Take a few minutes now and come December you’ll be thrilled to have these great gifts to give out. All you have to do is have some fun decorating them for the season and watching the smiles bloom on your loved one’s faces.

Trust me, everyone loves hand made gifts. And hand made gifts you can bake with are just that much better.

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FYI: Strawberry Freezing, Pureeing and Jamming.

21 Jun

Today I’ll continue with our adventure into preserving local strawberries to enjoy year round. Now that we’ve made it home from our trip to the pick-your-own berry farm we need to start processing the strawberries.


Freezing berries is one of the easiest ways to preserve them. No need to buy overpriced strawberries from the grocery store in January when you have some sitting in your own freezer at home that you picked yourself locally.

Step 1: Wash the berries in a colander. Use a plate under the colander to catch water while you work.

Step 2: Cut up strawberries. First slice off the top, lay flat and slice in half, slice in half again.

Step 3: Spread out in a single layer on a parchment lined pan.

Step 4: Place pans in the freezer.

Step 5: Once berries are frozen package into freezer bags and place back in the freezer.

Have you seen the label IQF on berries in the grocery isle? It stands for Individually Quick Frozen. By freezing the berries spread out on a pan they stay separate from each other and freezer quicker, which helps to maintain the quality.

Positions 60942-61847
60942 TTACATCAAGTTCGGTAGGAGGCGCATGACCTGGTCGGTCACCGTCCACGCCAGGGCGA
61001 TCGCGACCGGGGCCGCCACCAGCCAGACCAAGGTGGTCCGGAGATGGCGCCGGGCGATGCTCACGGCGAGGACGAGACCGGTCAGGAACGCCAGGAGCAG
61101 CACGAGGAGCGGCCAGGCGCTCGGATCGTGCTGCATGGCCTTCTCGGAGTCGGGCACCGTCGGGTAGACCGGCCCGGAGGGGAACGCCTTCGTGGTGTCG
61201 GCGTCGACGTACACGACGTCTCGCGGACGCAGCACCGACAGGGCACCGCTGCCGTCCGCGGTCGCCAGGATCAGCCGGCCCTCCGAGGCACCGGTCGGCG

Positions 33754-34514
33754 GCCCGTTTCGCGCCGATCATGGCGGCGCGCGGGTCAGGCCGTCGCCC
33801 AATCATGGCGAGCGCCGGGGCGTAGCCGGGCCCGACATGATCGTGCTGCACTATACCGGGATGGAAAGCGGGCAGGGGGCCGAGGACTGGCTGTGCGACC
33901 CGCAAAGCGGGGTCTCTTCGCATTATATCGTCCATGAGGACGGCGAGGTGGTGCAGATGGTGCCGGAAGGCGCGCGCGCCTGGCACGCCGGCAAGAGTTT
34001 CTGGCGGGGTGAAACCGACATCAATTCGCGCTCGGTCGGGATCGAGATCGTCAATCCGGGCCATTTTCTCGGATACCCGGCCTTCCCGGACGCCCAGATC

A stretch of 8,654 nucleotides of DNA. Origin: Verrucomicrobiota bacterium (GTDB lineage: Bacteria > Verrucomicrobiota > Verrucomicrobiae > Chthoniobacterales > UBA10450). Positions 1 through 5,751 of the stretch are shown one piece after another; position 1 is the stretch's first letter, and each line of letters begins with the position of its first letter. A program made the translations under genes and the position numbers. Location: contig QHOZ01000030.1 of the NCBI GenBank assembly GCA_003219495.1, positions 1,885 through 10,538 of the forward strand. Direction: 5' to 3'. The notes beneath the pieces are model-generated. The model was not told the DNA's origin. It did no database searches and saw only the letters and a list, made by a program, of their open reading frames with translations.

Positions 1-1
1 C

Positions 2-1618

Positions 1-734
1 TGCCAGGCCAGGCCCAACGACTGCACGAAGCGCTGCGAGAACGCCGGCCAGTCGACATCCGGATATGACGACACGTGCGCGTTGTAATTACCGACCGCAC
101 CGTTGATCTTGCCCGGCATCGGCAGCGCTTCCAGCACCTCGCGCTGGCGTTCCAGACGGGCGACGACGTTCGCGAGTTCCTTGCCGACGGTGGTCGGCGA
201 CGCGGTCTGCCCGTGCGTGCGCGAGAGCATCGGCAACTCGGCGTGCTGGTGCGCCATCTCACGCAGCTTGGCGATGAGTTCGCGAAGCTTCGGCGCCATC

Step 1: Wash and core strawberries. To core slide a paring knife into the top of the berry, twist the berry around until the top and core are seperated from the rest of the berry.

Step 2: Puree the berries in a food processor or blender.

Step 3: Place berries in a pot, bring to a boil. Skim foam. Allow to boil for 1 minute. Remove from heat.

Step 4: Pass puree through a fine mesh strainer to remove seeds. You can also use cheese cloth if you do not have a fine mesh strainer.

Step 5: Return to pot and reduce over low heat for 30 minutes or until reduced by 1/2.

I like to call the result of this process Strawberry Essence. It’s full of compacted flavor with no additives or chemicals. You can freeze it and defrost as needed. I use this in cakes, icings, mouse, anything I want to give a fresh summer time strawberry flavor. I use the puree to make the strawberry mouse in my Strawberry Shortcake Cookie Cup.